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It might surprise you to hear that high-intensity interval training could help fight cancer, but recent findings suggest just that. While HIIT programs like Sprint 8 have been proven to help burn fat and build muscle through the release of growth hormone, they also achieve an adrenal response that strengthens the immune system in a way that has been shown to target tumors in mice.1
Scientists have known that tumor-killing immune cells can attack tumors and reduce their size, in fact, studies in old and young humans have found that exercise increases the activity of these tumor-killing immune cells.2,3 The level of intensity reached appears to be critical, because regular low-intensity exercise does not reliably improve how tumor-killing immune cells function,4 in contrast to those who reach higher exercise intensities.5 A remaining question has been: how do tumor-killing immune cells find their way to the correct site in the body? Recent research suggests that specific types of exercise may have the answer.
In 2016, researchers demonstrated in a major, first-of-its-kind study that exercise intense enough to release an adrenaline surge into the body of mice will also cause the body to direct tumor-killing immune cells to the site of tumors.1
During the study, some mice were blocked from their running wheel and could not do sprint cardio. These mice showed no reduced tumor size. However, the mice that did sprint cardio reduced tumor size by over 50 percent, even in old mice. Researchers credit the adrenaline surge and immune-strengthening effect of sprint cardio for directing the cancer-killing immune cells to the tumors.1
Study spokesperson, Dr. Pernille Hojman, reported:
"That was actually a big surprise to us. As someone working in the field of exercise and oncology, one of the main questions that cancer patients always ask is, 'How should I exercise? Can we do anything?'"
While it has previously been difficult to advise people about the intensity at which they should exercise, our data suggest that it might be beneficial to exercise at a somewhat high intensity in order to provoke a good adrenaline surge and hence recruitment of NK cells.6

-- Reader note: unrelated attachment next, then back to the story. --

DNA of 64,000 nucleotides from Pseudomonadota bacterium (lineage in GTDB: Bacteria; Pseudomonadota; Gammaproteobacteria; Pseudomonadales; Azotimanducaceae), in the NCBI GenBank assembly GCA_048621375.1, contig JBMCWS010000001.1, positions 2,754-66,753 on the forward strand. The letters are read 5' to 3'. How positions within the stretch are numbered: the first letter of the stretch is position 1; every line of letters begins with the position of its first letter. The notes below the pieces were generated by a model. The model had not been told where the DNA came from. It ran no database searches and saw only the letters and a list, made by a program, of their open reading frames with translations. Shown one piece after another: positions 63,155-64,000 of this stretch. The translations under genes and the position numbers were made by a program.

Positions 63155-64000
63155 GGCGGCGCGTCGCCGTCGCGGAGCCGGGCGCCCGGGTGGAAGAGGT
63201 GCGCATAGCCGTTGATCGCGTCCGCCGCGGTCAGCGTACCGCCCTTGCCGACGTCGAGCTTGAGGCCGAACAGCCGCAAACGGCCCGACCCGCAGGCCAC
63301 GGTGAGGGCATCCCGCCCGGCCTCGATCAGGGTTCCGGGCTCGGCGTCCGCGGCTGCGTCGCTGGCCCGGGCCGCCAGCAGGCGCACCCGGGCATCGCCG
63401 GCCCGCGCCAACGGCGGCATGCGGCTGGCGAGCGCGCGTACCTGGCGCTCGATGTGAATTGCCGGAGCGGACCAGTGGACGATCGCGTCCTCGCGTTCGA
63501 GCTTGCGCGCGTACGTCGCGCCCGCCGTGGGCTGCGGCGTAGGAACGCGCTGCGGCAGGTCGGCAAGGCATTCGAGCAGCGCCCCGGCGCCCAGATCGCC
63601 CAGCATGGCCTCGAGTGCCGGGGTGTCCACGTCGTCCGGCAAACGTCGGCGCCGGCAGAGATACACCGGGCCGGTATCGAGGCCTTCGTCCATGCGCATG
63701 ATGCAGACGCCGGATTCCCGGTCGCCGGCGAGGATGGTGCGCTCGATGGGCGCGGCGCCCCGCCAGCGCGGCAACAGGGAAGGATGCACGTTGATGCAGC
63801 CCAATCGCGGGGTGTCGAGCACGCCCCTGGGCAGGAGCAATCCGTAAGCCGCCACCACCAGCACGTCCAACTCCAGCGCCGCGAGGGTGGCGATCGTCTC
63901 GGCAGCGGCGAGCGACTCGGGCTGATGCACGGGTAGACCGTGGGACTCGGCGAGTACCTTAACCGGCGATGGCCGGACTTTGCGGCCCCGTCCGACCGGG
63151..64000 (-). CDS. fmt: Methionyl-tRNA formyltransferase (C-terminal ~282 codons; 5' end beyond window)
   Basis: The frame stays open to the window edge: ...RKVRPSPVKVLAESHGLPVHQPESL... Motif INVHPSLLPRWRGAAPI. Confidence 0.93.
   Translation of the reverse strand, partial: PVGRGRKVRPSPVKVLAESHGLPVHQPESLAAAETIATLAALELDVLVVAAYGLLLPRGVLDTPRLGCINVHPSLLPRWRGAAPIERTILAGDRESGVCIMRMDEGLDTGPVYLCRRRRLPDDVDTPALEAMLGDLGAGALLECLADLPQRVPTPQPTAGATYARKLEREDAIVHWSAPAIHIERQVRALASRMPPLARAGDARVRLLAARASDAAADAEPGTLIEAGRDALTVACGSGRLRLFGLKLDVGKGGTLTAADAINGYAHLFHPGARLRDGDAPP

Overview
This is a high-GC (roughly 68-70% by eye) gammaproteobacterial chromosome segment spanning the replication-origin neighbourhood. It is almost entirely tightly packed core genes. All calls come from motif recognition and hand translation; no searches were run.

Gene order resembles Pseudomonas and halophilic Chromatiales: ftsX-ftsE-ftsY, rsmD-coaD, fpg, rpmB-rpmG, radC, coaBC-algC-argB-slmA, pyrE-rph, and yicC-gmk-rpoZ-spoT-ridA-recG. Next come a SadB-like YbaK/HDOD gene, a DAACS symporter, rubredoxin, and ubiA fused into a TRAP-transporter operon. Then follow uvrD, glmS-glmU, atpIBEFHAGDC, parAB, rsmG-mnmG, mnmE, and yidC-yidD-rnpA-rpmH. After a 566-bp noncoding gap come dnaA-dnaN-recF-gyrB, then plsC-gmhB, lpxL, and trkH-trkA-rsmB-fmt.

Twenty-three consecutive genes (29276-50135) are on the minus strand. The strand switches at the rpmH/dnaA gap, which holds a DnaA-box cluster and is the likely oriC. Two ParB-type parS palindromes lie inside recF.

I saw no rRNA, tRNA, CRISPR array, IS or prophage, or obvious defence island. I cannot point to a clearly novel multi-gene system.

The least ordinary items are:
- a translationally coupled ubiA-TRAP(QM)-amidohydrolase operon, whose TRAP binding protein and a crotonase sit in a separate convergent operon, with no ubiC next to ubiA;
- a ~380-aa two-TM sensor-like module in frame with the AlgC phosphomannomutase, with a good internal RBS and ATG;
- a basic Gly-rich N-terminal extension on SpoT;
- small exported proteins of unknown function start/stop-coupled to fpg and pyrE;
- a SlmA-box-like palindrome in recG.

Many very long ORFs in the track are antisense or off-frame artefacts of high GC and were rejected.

In another experiment, Dr. Hojman’s research team injected mice with either adrenaline or a control solution (salt water). The surge of adrenaline reduced the growth of tumors by 61 percent in the mice that didn’t do sprint cardio. However, this was not as impressive as the mice that reduced their tumors by 74 percent with natural sprint cardio exercise.
So can HIIT programs like Sprint 8 improve our tumor-killing immune cells function? Further research is warranted, but these recent studies suggest exercise may be among the best ways to keep yourself healthy. In the interim, I’m doing Sprint 8 three times a week.
Visit Sprint8.com to learn more about the protocol and the science behind it.
Phil Campbell is a certified personal trainer with the American College of Sports Medicine and the creator of the Sprint 8 training program.
1. Pedersen L, Idorn M, Olofsson GH, Lauenborg B, Nookaew I, Hansen RH, Johannesen HH, Becker JC, Pedersen KS, Dethlefsen C, Nielsen J, Gehl J, Pedersen BL, Straten PT, Hojman P. Voluntary Running Suppresses Tumor Growth through Epinephrine- and IL-6-Dependent Natural Killer Cell Mobilization and Redistribution. Cell Metabolism 23(3) 2016. 554-562. https://doi.org/10.1016/j.cmet.2016.01.011.
2. Fiatorone MA, Morley JE, Bloom ET, Benton D, Makinodan T, Solomon GF. Endogenous Opioids and the Exercise-Induced Augmentation of Natural Killer Cell Activity. J Lab Clin Med. 1988. 112. 522-552.
3. Crist DM, Mackinnon LT, Thompson RF, Atterbom HA, Egan PA. Physical Exercise Increases Natural Cellular-Mediated Tumor Cytotoxicity in Elderly Women. Gerontology 35. 1989. 66-71
4. Nieman DD, Henson DA, Gusewitch G, Warren BJ, Dotson RC, Butterworth DE, Nehlsen-Cannarella Sl. Physical Activity and Immune Function in Elderly Women. Med Sci Sports Exercise 25. 1993. 823-831.
5. Shinkai S, Konishi M, Shephard RJ. Aging, Exercise, Training and the Immune System. Exercise Immun Rev 3. 1996. 68-95.
6. Cell Press. (2016, February 16). Running helps mice slow cancer growth. ScienceDaily. Retrieved Feb 18, 2016 from www.sciencedaily.com/releases/2016/02/160216142825.html